I had the pleasure of speaking at the first Mid-Atlantic Handheld Conference (MAHC) on Monday, July 18. Over 250 educators registered for the conference, which was over twice what the conference organizers originally expected! Held in at Salisbury University in Maryland, MAHC featured 28 break-out sessions. Though I was busy presenting most of the day, I did get a chance take in two great presentations.
The luncheon presentation was by Elliot Soloway and Cathie Norris. They did a remarkable job of justifying the use of handhelds in schools. Elliot, from the University of Michigan and GoKnow, explained that school districts that say they do not have the money for handhelds are really saying that giving students access to personal computers is not important to them. He said, "When they tell us we don't have the money, they are telling you they don't want it." If they wanted handheld computing, they would certainly find the funds. Elliot asked the audience to consider categorizing Palm and Windows Mobile computers as "sub laptops" instead of handhelds, since today's handhelds have much of the functionality of laptops, but in a smaller format. Perhaps "sub laptop" would sound more appealing to schools boards, superintendents, administrators, and the public than "handheld."
Elliot explained that handhelds are better to give students than laptops because they are task-appropriate. Most of what schools want students to do with computers does not require the latest and greatest laptop. In fact, Microsoft Word makes word processing quite complicated ("overkill" as Elliot put it) with all of its menus, options, and pallets. Using a word processor on a handheld is much simpler and lets students write that paragraph they want to write. All of those extra options found in desktop and laptop word processors aren't there to get in the way. This simplicity is one way handhelds are a more task-appropriate tool for students.
Dr. Cathie Norris, from the University of North Texas, gave a teacher perspective to the benefits of handheld computing. She noted that students give much more complete answers when using a word processor and keyboard, especially when keyboarding skills are taught to students very early on. Another advantage is that students can go back and add things like adjectives to their answers in a word processor. To do this on paper, the students would have to recopy everything, and we all know how that would go over. Cathie also talked about Sketchy and student-created multimedia. She said, "Having students create their own multimedia is better than viewing it." To put together a Sketchy animation takes a very deep understanding of the content, a much deeper understanding than what students could get by watching someone else's video clip or cartoon.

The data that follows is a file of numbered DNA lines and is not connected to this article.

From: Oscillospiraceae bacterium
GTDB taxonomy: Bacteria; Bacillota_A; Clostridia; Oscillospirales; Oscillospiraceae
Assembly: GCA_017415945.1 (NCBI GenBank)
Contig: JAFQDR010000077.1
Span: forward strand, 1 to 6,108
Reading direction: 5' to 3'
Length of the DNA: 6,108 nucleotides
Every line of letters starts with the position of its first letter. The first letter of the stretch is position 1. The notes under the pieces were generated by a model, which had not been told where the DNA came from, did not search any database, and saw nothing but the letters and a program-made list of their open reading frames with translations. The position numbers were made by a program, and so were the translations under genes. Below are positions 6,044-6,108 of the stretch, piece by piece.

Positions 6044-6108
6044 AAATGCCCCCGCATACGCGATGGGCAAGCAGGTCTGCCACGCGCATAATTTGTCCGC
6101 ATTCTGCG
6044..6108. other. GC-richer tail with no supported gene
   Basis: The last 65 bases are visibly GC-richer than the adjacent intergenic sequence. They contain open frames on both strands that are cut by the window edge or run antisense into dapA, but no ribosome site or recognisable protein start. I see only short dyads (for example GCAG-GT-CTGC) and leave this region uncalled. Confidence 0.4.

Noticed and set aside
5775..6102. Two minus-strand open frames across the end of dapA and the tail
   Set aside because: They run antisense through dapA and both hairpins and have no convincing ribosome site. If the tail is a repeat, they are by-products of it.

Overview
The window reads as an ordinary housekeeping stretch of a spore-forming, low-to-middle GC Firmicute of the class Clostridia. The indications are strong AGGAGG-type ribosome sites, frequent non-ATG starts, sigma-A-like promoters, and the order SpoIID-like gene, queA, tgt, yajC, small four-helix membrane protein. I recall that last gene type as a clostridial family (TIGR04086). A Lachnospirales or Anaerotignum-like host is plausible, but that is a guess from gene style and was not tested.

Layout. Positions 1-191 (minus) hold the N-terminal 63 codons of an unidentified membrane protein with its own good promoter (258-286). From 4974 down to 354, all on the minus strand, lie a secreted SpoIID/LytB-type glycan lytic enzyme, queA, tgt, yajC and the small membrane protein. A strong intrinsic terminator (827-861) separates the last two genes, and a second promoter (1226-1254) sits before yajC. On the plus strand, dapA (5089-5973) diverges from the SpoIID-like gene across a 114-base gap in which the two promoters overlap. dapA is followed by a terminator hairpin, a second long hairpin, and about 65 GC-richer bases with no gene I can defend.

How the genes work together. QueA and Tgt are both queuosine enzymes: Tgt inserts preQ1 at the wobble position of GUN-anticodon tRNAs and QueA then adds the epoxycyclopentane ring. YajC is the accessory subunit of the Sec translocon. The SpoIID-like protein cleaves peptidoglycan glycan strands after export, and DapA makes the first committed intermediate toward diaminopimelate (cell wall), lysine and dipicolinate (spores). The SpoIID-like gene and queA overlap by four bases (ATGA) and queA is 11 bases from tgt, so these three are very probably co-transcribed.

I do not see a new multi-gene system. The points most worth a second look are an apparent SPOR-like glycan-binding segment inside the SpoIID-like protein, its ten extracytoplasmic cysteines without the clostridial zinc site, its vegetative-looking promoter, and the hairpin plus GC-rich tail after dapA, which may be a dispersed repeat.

From GoKnow's experience with using handhelds with students, they estimate that students create over 100 documents in a school year. There has to be an easy way to manage these documents to to get them to the teacher. GoKnow's Manager, known as PAAM, is an excellent solution for managing all of these documents. Personally, though, 100 documents in a year would be low. Including word processing documents, graphic organizers, animations, memos, and databases, I think my fifth graders probably had created a little under 100 documents a month!
Dr. Soloway explained that bringing handheld computing into classrooms is not a revolution. It's evolution. Handhelds won't drastically change the way you teach and students learn. When teaching with handhelds for the first year, teachers will do the things they did with paper and pencil, but use the handheld instead. Into the second year of using handhelds, bigger changes occur as teachers are comfortable with the technology and become ready to use handhelds in ways not possible with paper and pencil. Again, Elliot emphasizes, "It's an evolution, not a revolution."
At MAHC, I also attended a session called "Beam Time" by Renee Henderson of Prince George's County Public Schools. She demonstrated and let conference-goers try out several different activities that involved collaboration by beaming. I liked that most of what she shared used a handheld's built-in applications like Memos and Note Pad. The built-in applications are great ones to use because they are usually not prone to crashing, they are easy-to-use, and everyone has them. Renee uses the Cyber Co-op website to find great cooperative learning activities. Now, understand that the activities on this website are not designed for use with handhelds, but inventive teachers can adapt many cooperative learning activities for handhelds. For example, instead of using a piece of paper for the activity called Boss & Secretary, Renee has students use Note Pad. Here's how it works: the "boss" writes a problem or question in Note Pad and beams to the "secretary." The secretary writes the solution or answer on the screen and beams it back to the boss. The boss then checks to see if the answer is correct and sends the secretary another question. There are lots of activities like Boss & Secretary that can easily be translated into a cooperative learning activity for handheld computers!
There's so much to learn about handheld computing, and most of it has little to do with technology. It's about finding ways to use new tools in our classrooms to increase student learning. I, along with over 250 other educators, certainly absorbed many curriculum-integration ideas and techniques. In this way, and many others, the Mid-Atlantic Handheld Conference was an enormous success!